Every feature that could be built into a radio was included. Automatic volume control (actually gain control, then a relatively new idea) minimized undesired volume increases when a station's signal power suddenly increased, or a listener tuned from a distant station to a more powerful local station. Automatic frequency control prevented drifts from the tuned frequency. By increasing or decreasing volume to match variations in signal modulation strength, an automatic volume expansion feature compensated for the natural or intentional variations in the volume of the music or other program being broadcast.
In its completed form, the WLW Model Super-Power Radio Receiver indeed surpassed the Zenith Stratosphere model. It had 37 tubes, six speakers and 75W of power. The cabinet stood 58" tall, 42" wide and 22" deep. Everything inside the cabinet that could be was chromium-plated. The transformer coils, tubes and speaker frames were finished in black, and each chassis had its own serial-number plate.
The inner workings
The speaker bank consisted of three high-range tweeters and two 12" mezzo or mid-range speakers, plus an 18" auditorium speaker for the low range, with the voice coil circuits phased for maximum quality sound reproduction. The speakers were focused in three directions, and the low-range speaker sat in a special cushioned mounting to prevent cabinet resonance. Because of weight considerations, the WLW model was shipped with the speakers uninstalled. (The 18" speaker alone weighed 85 pounds.) With the speakers installed, the WLW Model Super-Power Receiver tipped the scales at 475 pounds.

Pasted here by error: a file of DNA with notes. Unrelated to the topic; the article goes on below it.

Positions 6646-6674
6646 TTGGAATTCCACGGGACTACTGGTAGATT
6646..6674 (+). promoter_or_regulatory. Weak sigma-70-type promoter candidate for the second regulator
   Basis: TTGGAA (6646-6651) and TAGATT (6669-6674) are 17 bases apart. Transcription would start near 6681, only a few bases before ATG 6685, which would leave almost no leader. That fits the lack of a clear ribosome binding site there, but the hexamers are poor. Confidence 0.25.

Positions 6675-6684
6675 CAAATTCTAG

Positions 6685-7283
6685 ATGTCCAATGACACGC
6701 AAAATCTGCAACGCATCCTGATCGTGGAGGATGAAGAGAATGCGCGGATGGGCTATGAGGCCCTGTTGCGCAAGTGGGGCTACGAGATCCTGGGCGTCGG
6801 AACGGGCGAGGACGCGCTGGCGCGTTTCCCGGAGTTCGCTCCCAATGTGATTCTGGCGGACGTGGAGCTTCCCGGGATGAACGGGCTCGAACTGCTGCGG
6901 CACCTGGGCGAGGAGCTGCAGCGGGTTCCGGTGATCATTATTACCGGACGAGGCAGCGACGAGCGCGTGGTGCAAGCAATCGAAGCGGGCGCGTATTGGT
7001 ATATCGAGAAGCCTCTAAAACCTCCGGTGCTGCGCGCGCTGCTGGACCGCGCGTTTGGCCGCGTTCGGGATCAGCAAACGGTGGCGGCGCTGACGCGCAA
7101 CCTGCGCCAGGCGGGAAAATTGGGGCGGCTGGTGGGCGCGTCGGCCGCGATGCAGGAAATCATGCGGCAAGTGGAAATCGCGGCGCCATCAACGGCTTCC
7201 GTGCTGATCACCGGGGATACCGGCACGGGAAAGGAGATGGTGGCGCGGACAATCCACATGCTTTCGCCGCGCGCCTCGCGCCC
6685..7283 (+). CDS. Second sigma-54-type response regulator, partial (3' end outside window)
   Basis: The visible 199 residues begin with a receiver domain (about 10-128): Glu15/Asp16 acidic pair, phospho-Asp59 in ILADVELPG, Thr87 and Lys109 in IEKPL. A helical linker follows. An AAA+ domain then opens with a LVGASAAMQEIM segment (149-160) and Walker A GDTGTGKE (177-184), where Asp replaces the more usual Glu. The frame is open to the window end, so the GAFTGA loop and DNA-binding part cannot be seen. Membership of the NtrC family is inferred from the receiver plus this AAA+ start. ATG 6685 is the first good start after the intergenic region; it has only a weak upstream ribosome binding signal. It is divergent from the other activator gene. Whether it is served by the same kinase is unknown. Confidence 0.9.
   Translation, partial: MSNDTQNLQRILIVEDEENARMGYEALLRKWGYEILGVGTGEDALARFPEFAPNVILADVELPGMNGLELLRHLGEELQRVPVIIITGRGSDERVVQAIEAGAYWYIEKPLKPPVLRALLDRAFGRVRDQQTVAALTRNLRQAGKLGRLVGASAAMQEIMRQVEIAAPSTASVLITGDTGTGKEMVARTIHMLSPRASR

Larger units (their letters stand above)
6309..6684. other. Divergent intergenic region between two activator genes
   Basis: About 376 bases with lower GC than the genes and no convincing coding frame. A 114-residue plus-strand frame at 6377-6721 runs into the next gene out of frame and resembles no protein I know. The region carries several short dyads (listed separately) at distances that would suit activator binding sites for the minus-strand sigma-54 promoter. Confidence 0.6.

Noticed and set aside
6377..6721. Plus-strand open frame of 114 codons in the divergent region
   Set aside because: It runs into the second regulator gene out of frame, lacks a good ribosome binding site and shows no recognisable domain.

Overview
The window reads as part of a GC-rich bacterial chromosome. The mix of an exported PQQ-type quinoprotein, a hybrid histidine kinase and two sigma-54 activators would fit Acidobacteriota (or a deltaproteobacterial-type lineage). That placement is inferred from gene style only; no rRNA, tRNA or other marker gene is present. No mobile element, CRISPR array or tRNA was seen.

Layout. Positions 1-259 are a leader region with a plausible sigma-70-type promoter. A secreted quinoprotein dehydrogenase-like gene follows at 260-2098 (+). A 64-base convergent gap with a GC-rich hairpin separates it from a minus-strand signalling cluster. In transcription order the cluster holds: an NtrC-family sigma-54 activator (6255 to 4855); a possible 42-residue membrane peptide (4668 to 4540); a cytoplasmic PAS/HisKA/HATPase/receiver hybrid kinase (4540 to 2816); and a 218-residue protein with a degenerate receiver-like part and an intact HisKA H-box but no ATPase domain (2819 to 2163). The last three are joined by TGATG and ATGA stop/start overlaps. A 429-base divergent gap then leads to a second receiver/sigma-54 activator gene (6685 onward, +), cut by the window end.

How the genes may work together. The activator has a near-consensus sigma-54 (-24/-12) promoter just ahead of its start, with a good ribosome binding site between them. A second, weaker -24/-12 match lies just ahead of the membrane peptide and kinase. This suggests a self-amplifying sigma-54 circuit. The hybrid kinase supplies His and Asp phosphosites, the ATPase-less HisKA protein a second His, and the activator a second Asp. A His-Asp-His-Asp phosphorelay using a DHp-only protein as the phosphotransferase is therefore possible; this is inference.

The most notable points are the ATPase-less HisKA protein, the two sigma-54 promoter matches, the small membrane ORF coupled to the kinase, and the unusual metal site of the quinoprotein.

In keeping with the Crosley tradition of adding something extra to everything the company built, the radio receiver featured a public address system and microphone. The microphone was a 4" crystal type, attached to the set by a 25' cord. The microphone's input could be switched to any or all of the set's three audio channels. A two-way switch cut out the radio entirely, or allowed the microphone's input to be blended with a radio program. This was probably the first instance of a radio equipped with a PA system. The designer rated it as having enough volume to address a crowd of 10,000.
The receiver could reproduce the entire range of audible sound, from 20 to 20,000 cycles per second. Its tuner brought in every frequency from 540 to 18,300 kilocycles, which at the time encompassed the commercial broadcast, police, amateur, and ship bands as well as foreign stations.
Such an impressive radio demanded a impressive cabinet. A modernistic style was chosen, and seven types of wood went into the cabinet's construction. A grille cloth designed especially for the Crosley WLW model completed the exterior. The fabric's design was a classic flame motif, popular in tapestry and furniture upholstery, as well.
Every imaginable user control was included. An eye-catching 12" airplane-style tuning dial was mounted at chest-level, and beneath it were two volume controls (one for low and middle frequencies and the other for high frequencies), two tuning knobs, and a special fidelity control that incorporated the on/off switch.
The fidelity control allowed the user to select from five preset frequency ranges. The normal selection passed only the middle range of audio frequencies. A high fidelity selection, intended for listening to music, increased the response for 40- and 4,000-cycle frequencies by several decibels. A mellow tone setting made whatever radio program was on sound as though it were issuing from the inside of a large barrel. This was accomplished by suppressing high-frequency response. A bass selection accentuated bass response and cut off high frequencies. The final setting offered by the fidelity control, noise reducing, emphasized the high- and low-frequency response. A mechanical display to the right of the tuning dial's center indicated which fidelity setting was in use (including off).